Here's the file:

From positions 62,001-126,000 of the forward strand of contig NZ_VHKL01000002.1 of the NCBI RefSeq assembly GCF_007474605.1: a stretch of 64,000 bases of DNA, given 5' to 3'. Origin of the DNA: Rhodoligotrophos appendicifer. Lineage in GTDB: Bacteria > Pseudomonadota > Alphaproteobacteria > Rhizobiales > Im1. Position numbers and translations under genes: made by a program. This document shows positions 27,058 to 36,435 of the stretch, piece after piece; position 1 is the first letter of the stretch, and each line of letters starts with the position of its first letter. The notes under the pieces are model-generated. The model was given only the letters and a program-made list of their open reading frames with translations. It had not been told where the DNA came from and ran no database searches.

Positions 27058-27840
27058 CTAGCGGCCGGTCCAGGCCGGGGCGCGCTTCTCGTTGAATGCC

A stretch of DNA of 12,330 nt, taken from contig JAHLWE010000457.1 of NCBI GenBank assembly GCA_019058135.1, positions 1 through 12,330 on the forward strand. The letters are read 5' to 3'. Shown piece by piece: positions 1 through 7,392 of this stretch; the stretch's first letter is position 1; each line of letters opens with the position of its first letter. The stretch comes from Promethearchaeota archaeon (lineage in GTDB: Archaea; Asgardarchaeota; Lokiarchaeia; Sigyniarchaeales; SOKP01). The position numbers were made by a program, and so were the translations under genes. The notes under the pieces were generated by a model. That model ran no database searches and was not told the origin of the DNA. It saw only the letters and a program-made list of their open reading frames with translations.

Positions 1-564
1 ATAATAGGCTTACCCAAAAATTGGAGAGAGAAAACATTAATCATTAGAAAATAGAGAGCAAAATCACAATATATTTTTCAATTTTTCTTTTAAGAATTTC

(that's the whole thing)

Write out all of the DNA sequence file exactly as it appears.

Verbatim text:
From positions 62,001-126,000 of the forward strand of contig NZ_VHKL01000002.1 of the NCBI RefSeq assembly GCF_007474605.1: a stretch of 64,000 bases of DNA, given 5' to 3'. Origin of the DNA: Rhodoligotrophos appendicifer. Lineage in GTDB: Bacteria > Pseudomonadota > Alphaproteobacteria > Rhizobiales > Im1. Position numbers and translations under genes: made by a program. This document shows positions 27,058 to 36,435 of the stretch, piece after piece; position 1 is the first letter of the stretch, and each line of letters starts with the position of its first letter. The notes under the pieces are model-generated. The model was given only the letters and a program-made list of their open reading frames with translations. It had not been told where the DNA came from and ran no database searches.

Positions 27058-27840
27058 CTAGCGGCCGGTCCAGGCCGGGGCGCGCTTCTCGTTGAATGCC

A stretch of DNA of 12,330 nt, taken from contig JAHLWE010000457.1 of NCBI GenBank assembly GCA_019058135.1, positions 1 through 12,330 on the forward strand. The letters are read 5' to 3'. Shown piece by piece: positions 1 through 7,392 of this stretch; the stretch's first letter is position 1; each line of letters opens with the position of its first letter. The stretch comes from Promethearchaeota archaeon (lineage in GTDB: Archaea; Asgardarchaeota; Lokiarchaeia; Sigyniarchaeales; SOKP01). The position numbers were made by a program, and so were the translations under genes. The notes under the pieces were generated by a model. That model ran no database searches and was not told the origin of the DNA. It saw only the letters and a program-made list of their open reading frames with translations.

Positions 1-564
1 ATAATAGGCTTACCCAAAAATTGGAGAGAGAAAACATTAATCATTAGAAAATAGAGAGCAAAATCACAATATATTTTTCAATTTTTCTTTTAAGAATTTC